I'm gonna get murdered for this post
I'm not sure if anyone truly answered your question. I am a programmer, i don't know if that helps... To the point. ATI/AMD has a one single operation that nvida does not have. It is called RightRotate aka BIT_ALIGN_INT. It is the fundamental basis for optimized bitcoin hashing. As it stands, with the most briliant minds working towards making nvidia operations as optimized as possible, It takes 3 operations; 2 shifts + 1 add
. There are some people that are working their best to petition for an updated set of cuda instructions to get the RightRotate and LeftRotate included. Just getting it down to one operation is an amazing improvement. The other issue as you obviously read, is that amd just hase a massive amount more of the stream processors as compared to nvidia. the stream processors are what process the SHA-256 operations, be it nvidia or amd.
The rotate right (circular right shift) operation ROTR n(x), where x is a w-bit word
and n is an integer with 0 £ n < w, is defined by
ROTRn(x) = (x >> n) Ú (x << w - n).
Thus, ROTR n(x) is equivalent to a circular shift (rotation) of x by n positions to the
This operation is used by the SHA-256, SHA-384, and SHA-512 algorithms.
I don't want to over complicate things, but i love teaching so here it goes. This is super simplified btw and i am sure someone will wince and bash me over the head for it. I apologize in advance...
The SHA-256 Hash, is an operation that creates a random number, in hexadecimal of course, based off of a value. In the case of bitcoin it would be the current Block, or "Target". The main goal of bitcoin hashing is to try and randomly create a hash that is less value than the target. For example, the current target is
getting a random hash of
would "win" you the "Target" Block thus giving you 50 BTCs.
Based off of the current Difficulty the probability of winning is 0.0000000000000002015752067216838860908012520667398348450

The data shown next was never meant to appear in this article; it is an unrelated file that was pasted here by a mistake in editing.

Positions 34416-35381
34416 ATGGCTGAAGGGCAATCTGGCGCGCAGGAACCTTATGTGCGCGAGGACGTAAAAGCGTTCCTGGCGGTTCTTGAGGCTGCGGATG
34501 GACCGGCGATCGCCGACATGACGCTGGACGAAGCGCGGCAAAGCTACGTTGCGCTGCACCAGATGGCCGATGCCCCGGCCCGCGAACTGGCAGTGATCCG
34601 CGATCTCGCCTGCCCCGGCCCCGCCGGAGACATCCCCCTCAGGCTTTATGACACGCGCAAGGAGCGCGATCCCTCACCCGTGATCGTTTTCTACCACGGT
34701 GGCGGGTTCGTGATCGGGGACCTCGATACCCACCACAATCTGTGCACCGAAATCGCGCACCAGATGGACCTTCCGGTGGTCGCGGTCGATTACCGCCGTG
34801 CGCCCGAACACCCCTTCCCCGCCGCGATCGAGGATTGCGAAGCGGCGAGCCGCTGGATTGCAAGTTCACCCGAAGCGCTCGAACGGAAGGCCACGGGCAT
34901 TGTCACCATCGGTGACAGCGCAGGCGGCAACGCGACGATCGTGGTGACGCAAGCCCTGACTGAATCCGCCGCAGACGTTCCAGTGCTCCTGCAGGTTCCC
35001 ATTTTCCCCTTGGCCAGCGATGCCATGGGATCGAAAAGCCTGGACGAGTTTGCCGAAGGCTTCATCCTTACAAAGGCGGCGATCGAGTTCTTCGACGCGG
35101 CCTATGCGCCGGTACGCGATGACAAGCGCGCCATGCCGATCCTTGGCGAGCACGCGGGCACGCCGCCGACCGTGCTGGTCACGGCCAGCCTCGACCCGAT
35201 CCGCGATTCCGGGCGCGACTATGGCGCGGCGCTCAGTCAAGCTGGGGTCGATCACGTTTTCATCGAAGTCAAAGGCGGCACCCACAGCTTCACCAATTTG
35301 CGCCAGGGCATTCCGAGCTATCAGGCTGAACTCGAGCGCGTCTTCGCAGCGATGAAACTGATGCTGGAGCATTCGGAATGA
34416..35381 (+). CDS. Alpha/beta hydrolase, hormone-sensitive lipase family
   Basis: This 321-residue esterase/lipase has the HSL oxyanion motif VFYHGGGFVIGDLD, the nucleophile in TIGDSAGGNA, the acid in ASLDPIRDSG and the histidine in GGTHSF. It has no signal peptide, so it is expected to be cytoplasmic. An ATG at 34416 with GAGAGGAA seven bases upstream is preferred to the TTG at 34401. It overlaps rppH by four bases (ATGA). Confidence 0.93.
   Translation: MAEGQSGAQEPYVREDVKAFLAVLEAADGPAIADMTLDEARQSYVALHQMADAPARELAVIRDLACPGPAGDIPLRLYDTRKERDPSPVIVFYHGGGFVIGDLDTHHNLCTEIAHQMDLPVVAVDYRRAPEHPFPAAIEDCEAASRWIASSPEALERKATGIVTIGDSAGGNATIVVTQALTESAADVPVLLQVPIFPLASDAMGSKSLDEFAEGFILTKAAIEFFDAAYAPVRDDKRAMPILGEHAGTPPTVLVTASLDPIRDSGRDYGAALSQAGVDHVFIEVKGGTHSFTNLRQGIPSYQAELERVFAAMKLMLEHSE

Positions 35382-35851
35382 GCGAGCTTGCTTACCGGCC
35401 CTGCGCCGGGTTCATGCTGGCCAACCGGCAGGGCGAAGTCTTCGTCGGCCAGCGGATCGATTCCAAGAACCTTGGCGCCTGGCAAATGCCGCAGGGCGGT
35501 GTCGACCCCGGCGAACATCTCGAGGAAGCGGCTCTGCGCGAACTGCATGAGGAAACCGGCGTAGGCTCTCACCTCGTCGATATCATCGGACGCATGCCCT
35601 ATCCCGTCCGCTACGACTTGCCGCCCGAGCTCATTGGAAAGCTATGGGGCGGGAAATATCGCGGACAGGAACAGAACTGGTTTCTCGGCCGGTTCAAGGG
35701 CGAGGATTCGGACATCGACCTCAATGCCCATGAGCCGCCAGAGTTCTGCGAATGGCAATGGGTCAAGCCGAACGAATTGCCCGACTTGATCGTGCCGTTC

The lower the difficulty the higher the value of the target and vice versa for the higher diffculty.
The hash also has to be verified as a hash, you can't obviously have a program just throw back, "oh I found the lower value wink wink" lol.
This guy David Perry gives an awesome explanation on why AMD is cornering the market on integer based calculations and proves its not just the "bitcoin" world.http://bitcoin.stackexchange.com/questions/1523/bitcoin-alternative-designed-for-nvidia
This SHA-256 stuff is and was mostly used for GPGPU processes by hackers. I wouldn't be surprised if it was group of hackers that originally wrote all the bitmining programs we use today. It is the dominate force right now in password cracking, encryption etc.
In closing, nvida, in order to keep up with market demands, will eventually have to start bringing back small integer math into their design to keep up with the next generation uses for things like full hardrive encryption, faster SSL handshakes, etc. Computer Security is ever evolving, once we start getting into the 10-50-100MB encryption algorithms, CPU processing, as it is now, will never be able to keep up; hell it can't keep up with our 2MB encryptions lol.
I don't know if you are a programmer, I assume you must have knowledge else you wouldn't be seeking more knowledge. It's addicting. Here is a post of the process of getting a target in really really simple C language.http://pastebin.com/n8UEGA86